Winter arrived with a vengeance here. Suddenly we had lots of snow on the ground and temperatures that stayed below freezing during the day and hovered around zero at night. The bird feeders were full of mixed seed, thistle seed, black oil sunflower seeds and big chunks of beautiful white suet. We had the snow, the cold temperatures and the feeders all ready to go… what we didn’t have were the birds.

Instead of dozens and dozens of chickadees flying in and out of the feeders, we now saw only three. There were five or six woodpeckers, four bluejays and eleven mourning doves… and yes, mourning doves will eat from an elevated feeder. Despite a heavy snowfall over two days, there were no other birds around.

The Audubon Society and several other local bird information sources insisted that nothing was wrong… that because of the warmer than usual fall weather and the unusually abundant sources of natural food… the birds were still finding plenty to eat in the wild. Another explanation they gave was that bird populations naturally fluctuate from year to year and that a feeder that is really “busy” one year may have few birds the next.

This is all true, but we have been feeding birds here for many, many years and it was obvious that there was something very different happening (or not happening). We had had the normal number of birds the previous winter and into spring and early summer. I think it was in July when we first noticed that there weren’t as many birds around as usual. We keep one feeder filled all summer, and we usually have baby birds perched on or around it with the parent birds feeding their babies from the feeder. I love watching them, and their screeching is hard to overlook, so I know for sure that there were no baby birds being fed at this feeder. We also didn’t see the usual number of baby robins.

I wonder… was it just too cold and wet for the summer’s baby birds to survive? Did the organized spraying campaigns kill the birds as well as the massive caterpillar population? Or did the birds just go somewhere else looking for better weather?

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I have the feeder this year and bread that I have thrown or the Hippy thrown out one. We do not have as many birds niether this year. All I can say is a long hard cold winter once it sets in. 2 inches here and feet in the South Towns.


I’ve noticed the same thing here in central PA. I even bought a nice “squirrel-proof” bird feeder this year. I was beginning to fear that it was bird-proof, too! So far just a few chickadees, juncos, titmice and a cardinal couple have stopped by.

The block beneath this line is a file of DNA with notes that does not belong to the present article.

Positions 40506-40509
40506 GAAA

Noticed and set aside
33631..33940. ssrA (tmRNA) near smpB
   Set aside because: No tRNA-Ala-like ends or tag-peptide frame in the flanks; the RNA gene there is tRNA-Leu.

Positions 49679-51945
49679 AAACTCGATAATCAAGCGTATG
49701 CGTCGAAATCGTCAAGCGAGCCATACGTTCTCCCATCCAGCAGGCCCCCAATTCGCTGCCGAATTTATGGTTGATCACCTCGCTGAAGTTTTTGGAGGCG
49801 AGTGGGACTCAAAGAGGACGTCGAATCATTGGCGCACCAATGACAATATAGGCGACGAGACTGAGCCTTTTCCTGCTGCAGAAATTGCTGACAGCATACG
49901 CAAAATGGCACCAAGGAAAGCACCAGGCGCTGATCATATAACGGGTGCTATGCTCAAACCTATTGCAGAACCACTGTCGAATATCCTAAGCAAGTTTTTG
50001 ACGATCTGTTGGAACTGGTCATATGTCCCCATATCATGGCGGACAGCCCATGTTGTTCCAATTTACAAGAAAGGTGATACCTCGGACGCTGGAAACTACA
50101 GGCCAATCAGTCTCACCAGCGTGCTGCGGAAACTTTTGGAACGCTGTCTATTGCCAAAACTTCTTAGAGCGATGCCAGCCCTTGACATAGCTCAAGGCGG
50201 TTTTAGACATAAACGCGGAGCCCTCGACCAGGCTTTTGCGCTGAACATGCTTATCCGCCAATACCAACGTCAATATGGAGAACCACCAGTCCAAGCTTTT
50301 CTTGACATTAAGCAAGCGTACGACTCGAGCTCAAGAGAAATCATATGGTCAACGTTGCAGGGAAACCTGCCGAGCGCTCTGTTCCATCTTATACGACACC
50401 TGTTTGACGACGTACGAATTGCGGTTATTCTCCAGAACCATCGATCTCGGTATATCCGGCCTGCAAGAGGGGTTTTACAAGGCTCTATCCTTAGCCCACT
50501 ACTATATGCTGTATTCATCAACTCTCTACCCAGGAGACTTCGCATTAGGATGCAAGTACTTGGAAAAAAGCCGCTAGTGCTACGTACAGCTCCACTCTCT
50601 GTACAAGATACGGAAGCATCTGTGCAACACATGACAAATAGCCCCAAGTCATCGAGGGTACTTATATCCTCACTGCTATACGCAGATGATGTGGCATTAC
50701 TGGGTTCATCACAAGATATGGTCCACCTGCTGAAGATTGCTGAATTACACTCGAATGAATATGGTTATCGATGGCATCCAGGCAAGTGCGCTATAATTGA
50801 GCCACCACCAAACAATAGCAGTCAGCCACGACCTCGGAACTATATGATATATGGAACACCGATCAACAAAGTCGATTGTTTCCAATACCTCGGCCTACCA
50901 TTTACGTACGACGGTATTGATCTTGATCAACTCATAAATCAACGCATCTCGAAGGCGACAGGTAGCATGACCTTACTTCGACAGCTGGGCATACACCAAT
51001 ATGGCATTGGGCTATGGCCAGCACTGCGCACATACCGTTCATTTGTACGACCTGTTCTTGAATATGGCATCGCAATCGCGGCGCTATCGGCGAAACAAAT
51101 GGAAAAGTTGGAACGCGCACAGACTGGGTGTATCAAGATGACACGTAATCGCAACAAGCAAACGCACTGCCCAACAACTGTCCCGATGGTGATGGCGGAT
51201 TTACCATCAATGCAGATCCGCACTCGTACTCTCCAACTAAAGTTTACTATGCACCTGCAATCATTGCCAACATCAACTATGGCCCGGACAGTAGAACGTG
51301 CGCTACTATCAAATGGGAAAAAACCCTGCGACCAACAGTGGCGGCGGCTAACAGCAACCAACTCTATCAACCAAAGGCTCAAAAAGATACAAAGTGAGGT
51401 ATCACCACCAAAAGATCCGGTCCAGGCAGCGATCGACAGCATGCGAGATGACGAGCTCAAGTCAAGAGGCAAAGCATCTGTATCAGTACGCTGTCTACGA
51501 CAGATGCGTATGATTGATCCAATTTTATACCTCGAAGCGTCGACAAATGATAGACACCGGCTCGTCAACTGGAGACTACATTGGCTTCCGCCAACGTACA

We just moved to this place in April so I am not sure what is normal here but I do know that I rarily saw a Robin. My computer sits next to a large window that has a couple huge bushes in front of it. Usually in the mornings I can sit at here with my coffee and enjoy cardinals, chickadees, wrens, etc… We didn’t feed them this summer but we did put a couple feeders out when it started turning cold and I don’t think they have really noticed them yet.

I miss our old place. We had tons of bluebirds and finches there and I enjoyed watching them play in the snow.

Stay warm,


I am not sure but I think the windmill “farms” that are beginning to scatter the landscape here in Maine have taken their toll on the bird population. I have been doing a lot of research on these 400 foot monsters and have concluded that they will (or have already had) a negative effect on bird populations.

Rachel Carson wrote about a “Silent Spring” due to the poisons mankind has put into our environment. Wouldn’t it be a kick in the butt to find out we have another silent spring and winter) due to trying to clean up the environment.

The sad truth about the wind farms is that not one of them, worldwide, has closed one coal-fired plant. And none of the electricity generated here in Maine will benefit Maine people.

I have not been able to get an honest assessment about the impact of windfarms on the environment and wildlife and especially birds from the people who are making the big bucks building these “farms”. I doubt if they care about birds or anything else except their profit.

I saw my first winter cardinal this evening. I cried because we used to have so many of them. And our sweet juncos (snowbirds) that used to come in huge flocks are all but gone. We have the titmice, chickadees, both kinds of nuthatches, a couple of woodpeckers and some sparrows and mourning doves but not in the numbers of last year.